The recipe only called for one stick of butter, and similar amounts of remaining ingredients like in our former go-to cookie. After adding in all the ingredients and mixing, the dough had a slight elastic quality to it. The kids licked the mixers and said it tasted the same.
|My mom's wheat-themed mixing bowl|
|Better Batter in a glass jar. Heart.|
Each pan of cookies required a flash freeze and then bake off. When I pulled the first pan out from bake off, it looked underbaked and unattractively doughy. I let it set for ten minutes before removing them from the pan. That's when the magic happened.
They deflated and morphed into a regular-like cookie. And after waiting ten minutes as this happened, they were the perfect just-out-of-the-oven temperature. The chocolate flavor shined through.
|Also known as lunch.|
I texted a gf friend we were making cookies.
"Save me one!" she replied.
"They're ready when you are!"
We gifted a bundle to a neighbor. We had some at dessert. (Yeah, ok, I basically ate four for lunch too).
And then, as I put them on a plate, I realized we never had a cookie jar. I've always frozen our cookies. But these have such a delightful soft-baked quality, I wanted to leave them out. For whatever reason, at Zulily that afternoon, I found the cookie canister I missed out on over the weekend. And a cute shirt, which I scooped up immediately at Lanie's encouragement (it's a "Life is good." shirt with a rolling pin on it and the words "flour power." Sometimes things seem meant to be.)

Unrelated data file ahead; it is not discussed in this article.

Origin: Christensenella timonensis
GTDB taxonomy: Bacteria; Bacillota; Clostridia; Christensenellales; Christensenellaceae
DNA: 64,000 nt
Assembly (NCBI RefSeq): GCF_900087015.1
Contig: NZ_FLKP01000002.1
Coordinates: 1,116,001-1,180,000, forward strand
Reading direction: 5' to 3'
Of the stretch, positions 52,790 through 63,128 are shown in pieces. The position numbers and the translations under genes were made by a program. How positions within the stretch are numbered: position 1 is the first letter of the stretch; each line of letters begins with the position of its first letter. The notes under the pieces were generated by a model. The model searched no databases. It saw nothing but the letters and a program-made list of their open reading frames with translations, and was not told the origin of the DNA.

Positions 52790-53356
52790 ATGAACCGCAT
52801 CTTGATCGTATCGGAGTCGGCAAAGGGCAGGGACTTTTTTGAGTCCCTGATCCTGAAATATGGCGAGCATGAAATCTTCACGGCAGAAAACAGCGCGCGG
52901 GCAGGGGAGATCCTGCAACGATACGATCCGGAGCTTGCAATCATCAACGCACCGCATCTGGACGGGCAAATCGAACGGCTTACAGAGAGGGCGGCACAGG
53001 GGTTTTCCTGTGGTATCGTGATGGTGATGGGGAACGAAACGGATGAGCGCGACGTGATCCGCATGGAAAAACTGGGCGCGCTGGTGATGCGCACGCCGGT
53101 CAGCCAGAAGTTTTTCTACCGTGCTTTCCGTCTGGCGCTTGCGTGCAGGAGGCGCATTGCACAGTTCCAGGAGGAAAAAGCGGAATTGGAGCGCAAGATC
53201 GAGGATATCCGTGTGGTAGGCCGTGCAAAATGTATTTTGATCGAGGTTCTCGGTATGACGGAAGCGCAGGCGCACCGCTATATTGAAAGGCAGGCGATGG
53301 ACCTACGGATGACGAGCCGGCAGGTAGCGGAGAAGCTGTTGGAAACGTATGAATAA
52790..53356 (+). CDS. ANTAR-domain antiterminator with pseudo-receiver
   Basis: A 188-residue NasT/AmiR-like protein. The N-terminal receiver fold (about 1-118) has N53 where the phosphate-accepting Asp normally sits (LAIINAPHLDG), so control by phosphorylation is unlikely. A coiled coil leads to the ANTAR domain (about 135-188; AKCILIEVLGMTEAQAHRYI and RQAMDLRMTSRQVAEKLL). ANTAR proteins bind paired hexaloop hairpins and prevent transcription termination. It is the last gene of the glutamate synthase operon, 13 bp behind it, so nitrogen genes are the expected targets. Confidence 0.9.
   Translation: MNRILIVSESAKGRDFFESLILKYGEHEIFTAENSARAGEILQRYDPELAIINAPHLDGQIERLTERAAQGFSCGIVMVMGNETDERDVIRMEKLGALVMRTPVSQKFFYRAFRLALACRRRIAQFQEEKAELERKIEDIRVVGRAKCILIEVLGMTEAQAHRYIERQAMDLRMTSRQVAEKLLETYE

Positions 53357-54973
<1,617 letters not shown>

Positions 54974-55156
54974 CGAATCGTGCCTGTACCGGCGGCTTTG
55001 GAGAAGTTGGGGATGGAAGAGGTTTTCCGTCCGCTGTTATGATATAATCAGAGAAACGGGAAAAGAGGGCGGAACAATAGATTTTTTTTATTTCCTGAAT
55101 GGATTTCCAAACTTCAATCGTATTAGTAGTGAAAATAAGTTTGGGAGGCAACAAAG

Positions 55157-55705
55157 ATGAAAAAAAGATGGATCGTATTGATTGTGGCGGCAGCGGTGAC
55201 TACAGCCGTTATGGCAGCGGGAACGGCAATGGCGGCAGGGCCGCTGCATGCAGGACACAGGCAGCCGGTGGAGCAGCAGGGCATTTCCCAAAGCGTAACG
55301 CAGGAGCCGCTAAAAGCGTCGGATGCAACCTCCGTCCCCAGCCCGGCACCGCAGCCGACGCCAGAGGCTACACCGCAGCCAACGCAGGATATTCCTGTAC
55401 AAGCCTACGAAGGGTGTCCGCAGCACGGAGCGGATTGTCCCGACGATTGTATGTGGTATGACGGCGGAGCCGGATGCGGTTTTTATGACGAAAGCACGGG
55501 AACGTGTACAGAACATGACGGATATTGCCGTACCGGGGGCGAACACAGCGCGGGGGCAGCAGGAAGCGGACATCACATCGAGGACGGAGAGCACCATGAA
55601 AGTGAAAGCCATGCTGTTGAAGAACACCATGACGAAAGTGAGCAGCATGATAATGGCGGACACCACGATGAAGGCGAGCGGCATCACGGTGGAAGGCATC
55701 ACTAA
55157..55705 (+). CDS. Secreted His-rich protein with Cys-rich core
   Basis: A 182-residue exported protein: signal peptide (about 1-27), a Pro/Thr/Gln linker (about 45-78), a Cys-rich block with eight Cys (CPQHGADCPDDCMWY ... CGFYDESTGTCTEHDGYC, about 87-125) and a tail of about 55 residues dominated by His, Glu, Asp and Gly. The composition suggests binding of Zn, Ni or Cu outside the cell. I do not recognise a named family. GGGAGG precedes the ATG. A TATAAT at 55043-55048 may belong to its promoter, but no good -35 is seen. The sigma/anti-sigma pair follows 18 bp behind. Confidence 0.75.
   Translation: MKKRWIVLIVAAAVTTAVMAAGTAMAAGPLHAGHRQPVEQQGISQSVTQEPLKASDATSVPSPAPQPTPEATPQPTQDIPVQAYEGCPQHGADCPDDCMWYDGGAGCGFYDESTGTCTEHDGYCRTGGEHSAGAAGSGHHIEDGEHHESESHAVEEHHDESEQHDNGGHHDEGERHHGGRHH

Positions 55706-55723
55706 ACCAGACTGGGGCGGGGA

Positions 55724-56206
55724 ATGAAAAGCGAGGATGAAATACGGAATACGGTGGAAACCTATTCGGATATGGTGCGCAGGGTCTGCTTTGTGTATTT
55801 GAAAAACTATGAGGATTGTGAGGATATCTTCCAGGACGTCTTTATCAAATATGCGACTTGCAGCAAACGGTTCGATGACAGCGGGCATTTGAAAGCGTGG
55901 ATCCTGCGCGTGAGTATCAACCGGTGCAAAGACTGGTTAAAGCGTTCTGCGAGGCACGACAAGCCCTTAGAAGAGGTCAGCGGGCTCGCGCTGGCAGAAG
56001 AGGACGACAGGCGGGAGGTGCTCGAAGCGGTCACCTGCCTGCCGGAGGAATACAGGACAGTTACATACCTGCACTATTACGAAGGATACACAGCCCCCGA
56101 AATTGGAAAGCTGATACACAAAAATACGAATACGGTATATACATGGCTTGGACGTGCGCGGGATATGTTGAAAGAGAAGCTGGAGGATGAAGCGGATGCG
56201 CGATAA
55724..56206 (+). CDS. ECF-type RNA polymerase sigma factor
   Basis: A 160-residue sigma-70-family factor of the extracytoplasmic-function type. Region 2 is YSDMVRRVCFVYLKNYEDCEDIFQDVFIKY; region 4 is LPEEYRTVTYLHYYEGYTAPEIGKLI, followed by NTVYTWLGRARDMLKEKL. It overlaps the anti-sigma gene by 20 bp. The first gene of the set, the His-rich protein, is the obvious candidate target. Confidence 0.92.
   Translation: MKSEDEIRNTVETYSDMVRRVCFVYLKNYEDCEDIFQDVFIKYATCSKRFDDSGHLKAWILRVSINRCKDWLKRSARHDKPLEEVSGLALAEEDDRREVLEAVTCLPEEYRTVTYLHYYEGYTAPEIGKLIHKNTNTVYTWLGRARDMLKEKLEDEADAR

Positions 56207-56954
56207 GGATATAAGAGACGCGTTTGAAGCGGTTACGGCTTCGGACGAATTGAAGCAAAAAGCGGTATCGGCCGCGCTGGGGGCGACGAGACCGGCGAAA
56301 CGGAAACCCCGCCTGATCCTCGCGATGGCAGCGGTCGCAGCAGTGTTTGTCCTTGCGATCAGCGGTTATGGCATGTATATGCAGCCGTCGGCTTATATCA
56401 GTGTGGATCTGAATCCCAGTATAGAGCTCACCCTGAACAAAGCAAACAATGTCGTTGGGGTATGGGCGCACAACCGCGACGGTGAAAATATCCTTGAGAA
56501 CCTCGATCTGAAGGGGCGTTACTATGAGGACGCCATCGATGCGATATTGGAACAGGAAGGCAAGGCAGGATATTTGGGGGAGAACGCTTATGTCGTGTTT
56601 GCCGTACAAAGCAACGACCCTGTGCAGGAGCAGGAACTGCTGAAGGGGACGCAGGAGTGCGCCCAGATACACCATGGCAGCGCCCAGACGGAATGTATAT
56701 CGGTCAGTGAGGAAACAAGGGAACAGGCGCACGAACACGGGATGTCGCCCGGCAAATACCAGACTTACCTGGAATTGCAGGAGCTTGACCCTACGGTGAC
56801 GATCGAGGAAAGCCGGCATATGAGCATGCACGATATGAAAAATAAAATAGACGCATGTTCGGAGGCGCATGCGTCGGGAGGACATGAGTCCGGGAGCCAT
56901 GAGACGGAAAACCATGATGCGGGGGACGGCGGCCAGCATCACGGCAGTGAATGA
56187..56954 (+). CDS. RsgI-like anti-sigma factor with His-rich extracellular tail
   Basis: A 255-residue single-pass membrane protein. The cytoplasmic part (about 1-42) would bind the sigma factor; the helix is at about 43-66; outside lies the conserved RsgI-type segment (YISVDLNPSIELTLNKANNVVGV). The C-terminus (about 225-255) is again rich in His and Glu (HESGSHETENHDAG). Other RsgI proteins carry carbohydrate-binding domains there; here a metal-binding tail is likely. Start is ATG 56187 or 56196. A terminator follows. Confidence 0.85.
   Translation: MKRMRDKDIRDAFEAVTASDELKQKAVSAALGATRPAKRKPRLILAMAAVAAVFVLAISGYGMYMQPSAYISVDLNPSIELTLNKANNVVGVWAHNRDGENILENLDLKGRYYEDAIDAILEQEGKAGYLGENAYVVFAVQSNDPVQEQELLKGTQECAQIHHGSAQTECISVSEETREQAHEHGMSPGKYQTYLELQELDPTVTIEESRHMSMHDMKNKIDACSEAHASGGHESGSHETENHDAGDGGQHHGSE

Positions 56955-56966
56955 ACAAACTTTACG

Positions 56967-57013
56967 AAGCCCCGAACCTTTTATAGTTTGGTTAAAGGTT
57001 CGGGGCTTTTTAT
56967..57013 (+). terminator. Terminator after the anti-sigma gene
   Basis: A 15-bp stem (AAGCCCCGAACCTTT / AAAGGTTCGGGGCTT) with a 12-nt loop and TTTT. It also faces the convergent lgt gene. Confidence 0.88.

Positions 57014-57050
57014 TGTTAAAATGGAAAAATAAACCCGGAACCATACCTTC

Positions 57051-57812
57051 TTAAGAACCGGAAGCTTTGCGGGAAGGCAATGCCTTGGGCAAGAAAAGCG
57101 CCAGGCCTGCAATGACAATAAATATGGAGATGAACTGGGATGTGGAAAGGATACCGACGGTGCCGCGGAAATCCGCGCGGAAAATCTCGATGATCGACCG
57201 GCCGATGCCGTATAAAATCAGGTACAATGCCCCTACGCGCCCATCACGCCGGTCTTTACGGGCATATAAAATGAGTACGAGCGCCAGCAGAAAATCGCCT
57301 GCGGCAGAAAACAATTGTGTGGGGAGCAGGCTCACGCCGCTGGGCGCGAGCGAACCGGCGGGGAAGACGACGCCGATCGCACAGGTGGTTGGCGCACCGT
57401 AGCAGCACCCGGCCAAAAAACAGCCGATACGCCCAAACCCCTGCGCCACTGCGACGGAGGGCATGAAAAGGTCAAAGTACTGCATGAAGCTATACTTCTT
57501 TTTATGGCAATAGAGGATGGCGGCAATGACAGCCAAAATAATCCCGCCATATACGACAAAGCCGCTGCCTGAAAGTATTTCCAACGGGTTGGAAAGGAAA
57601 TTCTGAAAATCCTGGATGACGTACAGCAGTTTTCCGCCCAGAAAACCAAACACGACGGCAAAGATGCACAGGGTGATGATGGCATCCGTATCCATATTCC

Two weeks ago yesterday, we got the diagnosis ... sat at the table during a power outage with a sorry spaghetti squash ... uneasy sleep because the next day, you know, breakfast ... and I was in a distracted fog as I tried to figure out next steps. Two weeks later, I'm wowed (wow, wow!) by the support of friends and family, have read a summer-full of celiac and gluten-free books, shopped, planned, joined groups, pinned recipes and information, and now am in the experimenting stages as I relearn baking. My kids are eager helpers, and tasters.
Life IS good.
No affiliate links or paid endorsement. But you can check out the cookies we made at this fabulous blog--a true lifesaver. I bought 3 of her 4 books the day we were diagnosed. And as for summer reading, here you go:
What Nurses Know ... Gluten-free lifestyle by Sylvia Llewelyn Bower
Celiac Disease, A Hidden Epidemic by Peter H. R. Green and Rory Jones*
Jennifer's Way by Jennifer Esposito
Mayo Clinic Going Gluten-free by Joseph Murrary
Eating Gluten-free with Emily by Bonnie Kruszka
Gluten-free Kids by Danna Korn
Nom Nom Paleo by Michelle Tam and Henry Fong
The Paleo Approach Cookbook by Sarah Ballantyne
Gluten-free on a Shoestring by Nicole Hunn*
Gluten-free on a Shoestring Quick and Easy by Nicole Hunn*
Gluten-free Classic Snacks by Nicole Hunn*